Many Students Are Grappling With Online Learning And Self-isolation

The coronavirus pandemic has seriously affected the mental wellbeing of many people across the country especially students.

'Students feel vulnerable': how Covid-19 has put a strain on mental health
A student/Picture credit: The Guardian

The coronavirus pandemic has seriously affected the mental wellbeing of many people across the country especially students.

Students across England have been struggling to connect with their peers as well as progressing with their studies due to lockdown restrictions imposed to curb the spread of the coronavirus. Since the beginning of the year, most university students have been facing challenges from getting the wifi to work Zoom lectures to self-isolation with new flatmates.

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As a result of these pressures, many students across campuses could be faced with loneliness, anxiety and depression.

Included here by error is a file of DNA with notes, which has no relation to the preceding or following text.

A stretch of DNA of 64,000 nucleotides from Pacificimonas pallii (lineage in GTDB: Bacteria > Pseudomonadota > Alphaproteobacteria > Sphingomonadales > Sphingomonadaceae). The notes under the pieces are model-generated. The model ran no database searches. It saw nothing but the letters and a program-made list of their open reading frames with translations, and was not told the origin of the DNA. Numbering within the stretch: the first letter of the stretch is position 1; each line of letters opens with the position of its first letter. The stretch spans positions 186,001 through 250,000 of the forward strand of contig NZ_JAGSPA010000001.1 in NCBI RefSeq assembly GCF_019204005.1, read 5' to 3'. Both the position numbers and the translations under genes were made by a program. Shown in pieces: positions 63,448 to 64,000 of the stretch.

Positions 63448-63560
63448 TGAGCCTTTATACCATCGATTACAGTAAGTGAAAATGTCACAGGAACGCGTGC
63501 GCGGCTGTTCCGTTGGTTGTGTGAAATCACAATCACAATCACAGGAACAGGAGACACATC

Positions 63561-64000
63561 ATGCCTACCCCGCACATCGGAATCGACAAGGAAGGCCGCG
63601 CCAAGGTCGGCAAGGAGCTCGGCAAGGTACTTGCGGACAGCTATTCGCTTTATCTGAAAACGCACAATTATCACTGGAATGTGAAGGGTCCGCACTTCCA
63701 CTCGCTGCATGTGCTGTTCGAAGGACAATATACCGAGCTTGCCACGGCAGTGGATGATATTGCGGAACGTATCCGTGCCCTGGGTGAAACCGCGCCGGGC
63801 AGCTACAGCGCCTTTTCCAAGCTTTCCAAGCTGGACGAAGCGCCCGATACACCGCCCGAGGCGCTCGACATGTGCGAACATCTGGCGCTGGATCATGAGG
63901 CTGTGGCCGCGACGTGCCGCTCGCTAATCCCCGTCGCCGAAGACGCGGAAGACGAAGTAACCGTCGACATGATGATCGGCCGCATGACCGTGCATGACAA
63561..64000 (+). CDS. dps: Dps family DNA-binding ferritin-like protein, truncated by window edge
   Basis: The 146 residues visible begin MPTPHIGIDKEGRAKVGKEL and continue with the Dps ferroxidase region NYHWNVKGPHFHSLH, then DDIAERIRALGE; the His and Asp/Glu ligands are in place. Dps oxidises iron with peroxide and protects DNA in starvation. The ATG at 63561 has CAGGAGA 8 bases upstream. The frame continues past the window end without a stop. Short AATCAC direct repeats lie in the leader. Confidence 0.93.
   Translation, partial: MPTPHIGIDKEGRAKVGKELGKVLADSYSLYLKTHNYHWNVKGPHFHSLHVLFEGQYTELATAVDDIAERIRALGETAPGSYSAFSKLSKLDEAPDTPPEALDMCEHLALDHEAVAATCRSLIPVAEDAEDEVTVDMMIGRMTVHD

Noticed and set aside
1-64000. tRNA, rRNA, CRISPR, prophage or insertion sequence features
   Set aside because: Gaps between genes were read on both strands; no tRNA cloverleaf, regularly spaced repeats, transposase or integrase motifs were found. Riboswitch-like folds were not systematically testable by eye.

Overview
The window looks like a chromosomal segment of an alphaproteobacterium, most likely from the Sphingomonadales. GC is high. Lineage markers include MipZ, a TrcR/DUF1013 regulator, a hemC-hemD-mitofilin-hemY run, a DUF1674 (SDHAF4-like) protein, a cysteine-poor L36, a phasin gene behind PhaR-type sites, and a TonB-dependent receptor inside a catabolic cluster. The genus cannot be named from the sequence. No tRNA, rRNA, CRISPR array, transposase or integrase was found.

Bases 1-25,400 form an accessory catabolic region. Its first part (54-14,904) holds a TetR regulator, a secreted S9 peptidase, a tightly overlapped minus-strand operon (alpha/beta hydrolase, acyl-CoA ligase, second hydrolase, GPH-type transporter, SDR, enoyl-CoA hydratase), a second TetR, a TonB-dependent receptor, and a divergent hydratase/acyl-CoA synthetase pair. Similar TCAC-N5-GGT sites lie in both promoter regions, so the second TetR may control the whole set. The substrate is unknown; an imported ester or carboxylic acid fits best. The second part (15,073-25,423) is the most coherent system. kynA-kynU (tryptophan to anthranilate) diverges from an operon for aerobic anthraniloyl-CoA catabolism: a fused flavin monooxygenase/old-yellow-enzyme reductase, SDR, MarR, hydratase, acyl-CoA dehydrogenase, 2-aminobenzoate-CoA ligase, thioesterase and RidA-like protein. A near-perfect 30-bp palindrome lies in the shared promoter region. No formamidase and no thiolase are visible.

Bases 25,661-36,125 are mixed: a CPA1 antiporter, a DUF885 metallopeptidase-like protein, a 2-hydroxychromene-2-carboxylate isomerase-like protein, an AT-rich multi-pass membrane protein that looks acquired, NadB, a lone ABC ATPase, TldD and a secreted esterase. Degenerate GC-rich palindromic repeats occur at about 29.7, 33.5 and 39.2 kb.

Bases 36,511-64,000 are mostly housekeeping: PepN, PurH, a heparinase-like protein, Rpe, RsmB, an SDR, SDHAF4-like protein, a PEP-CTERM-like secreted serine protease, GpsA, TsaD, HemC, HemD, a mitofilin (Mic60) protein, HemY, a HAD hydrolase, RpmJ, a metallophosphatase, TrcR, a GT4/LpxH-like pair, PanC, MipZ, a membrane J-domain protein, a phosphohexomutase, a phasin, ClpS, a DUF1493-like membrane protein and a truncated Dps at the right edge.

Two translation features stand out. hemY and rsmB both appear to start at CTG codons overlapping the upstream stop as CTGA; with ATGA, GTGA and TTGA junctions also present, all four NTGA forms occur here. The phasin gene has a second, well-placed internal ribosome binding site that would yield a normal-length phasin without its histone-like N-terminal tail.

The vice-president for higher education at the National Union of Students, Hillary Gyebi-Ababio said: “Students aren’t just disappointed that their university experience looks different in terms of teaching and learning, they’re also asking: ‘What does it mean for all the other things I wanted out of uni? The people I could have met? The sports and societies I could have joined?’”

Universities need to come up with ways to support students and create an environment that enables those with mental health issues to come forward.

An online panel hosted by the Guardian meant for discussions of how universities can help students` mental health was set by Gyebi-Ababio.

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Kate Lister, a lecturer in education studies and mental health lead at the Open University, said: “So many students feel vulnerable, disfranchised like they’re not part of the university, and that can be exacerbated by the online environment.”

The University of the West of England (UWE) collects data to monitor student`s wellbeing as well as their academic performance, fellow panellist Professor Steve West, vice-chancellor of the university said.

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